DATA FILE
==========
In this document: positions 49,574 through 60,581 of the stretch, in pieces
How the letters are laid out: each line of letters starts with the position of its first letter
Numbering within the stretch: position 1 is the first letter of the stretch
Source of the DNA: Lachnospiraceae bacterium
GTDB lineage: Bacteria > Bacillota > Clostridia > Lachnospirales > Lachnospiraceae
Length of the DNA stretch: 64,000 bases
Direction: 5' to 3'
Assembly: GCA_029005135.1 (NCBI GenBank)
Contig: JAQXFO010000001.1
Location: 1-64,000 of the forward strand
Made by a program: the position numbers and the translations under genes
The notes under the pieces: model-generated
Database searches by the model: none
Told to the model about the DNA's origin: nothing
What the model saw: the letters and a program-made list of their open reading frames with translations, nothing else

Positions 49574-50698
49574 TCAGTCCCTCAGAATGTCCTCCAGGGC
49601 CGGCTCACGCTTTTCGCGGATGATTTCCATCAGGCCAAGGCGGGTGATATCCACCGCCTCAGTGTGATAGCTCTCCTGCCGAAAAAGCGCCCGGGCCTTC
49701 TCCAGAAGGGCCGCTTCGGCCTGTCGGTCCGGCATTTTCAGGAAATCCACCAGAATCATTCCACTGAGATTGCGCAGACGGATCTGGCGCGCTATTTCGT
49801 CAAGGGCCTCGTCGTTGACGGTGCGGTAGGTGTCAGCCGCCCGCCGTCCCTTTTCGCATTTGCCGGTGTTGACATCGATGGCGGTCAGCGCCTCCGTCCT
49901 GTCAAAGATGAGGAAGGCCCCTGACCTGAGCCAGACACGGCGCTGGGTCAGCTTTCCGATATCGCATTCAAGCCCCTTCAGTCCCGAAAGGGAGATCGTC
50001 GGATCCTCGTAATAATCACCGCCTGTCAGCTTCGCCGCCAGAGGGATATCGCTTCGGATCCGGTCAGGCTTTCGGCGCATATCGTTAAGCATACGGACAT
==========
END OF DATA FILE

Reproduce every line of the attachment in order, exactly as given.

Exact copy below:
In this document: positions 49,574 through 60,581 of the stretch, in pieces
How the letters are laid out: each line of letters starts with the position of its first letter
Numbering within the stretch: position 1 is the first letter of the stretch
Source of the DNA: Lachnospiraceae bacterium
GTDB lineage: Bacteria > Bacillota > Clostridia > Lachnospirales > Lachnospiraceae
Length of the DNA stretch: 64,000 bases
Direction: 5' to 3'
Assembly: GCA_029005135.1 (NCBI GenBank)
Contig: JAQXFO010000001.1
Location: 1-64,000 of the forward strand
Made by a program: the position numbers and the translations under genes
The notes under the pieces: model-generated
Database searches by the model: none
Told to the model about the DNA's origin: nothing
What the model saw: the letters and a program-made list of their open reading frames with translations, nothing else

Positions 49574-50698
49574 TCAGTCCCTCAGAATGTCCTCCAGGGC
49601 CGGCTCACGCTTTTCGCGGATGATTTCCATCAGGCCAAGGCGGGTGATATCCACCGCCTCAGTGTGATAGCTCTCCTGCCGAAAAAGCGCCCGGGCCTTC
49701 TCCAGAAGGGCCGCTTCGGCCTGTCGGTCCGGCATTTTCAGGAAATCCACCAGAATCATTCCACTGAGATTGCGCAGACGGATCTGGCGCGCTATTTCGT
49801 CAAGGGCCTCGTCGTTGACGGTGCGGTAGGTGTCAGCCGCCCGCCGTCCCTTTTCGCATTTGCCGGTGTTGACATCGATGGCGGTCAGCGCCTCCGTCCT
49901 GTCAAAGATGAGGAAGGCCCCTGACCTGAGCCAGACACGGCGCTGGGTCAGCTTTCCGATATCGCATTCAAGCCCCTTCAGTCCCGAAAGGGAGATCGTC
50001 GGATCCTCGTAATAATCACCGCCTGTCAGCTTCGCCGCCAGAGGGATATCGCTTCGGATCCGGTCAGGCTTTCGGCGCATATCGTTAAGCATACGGACAT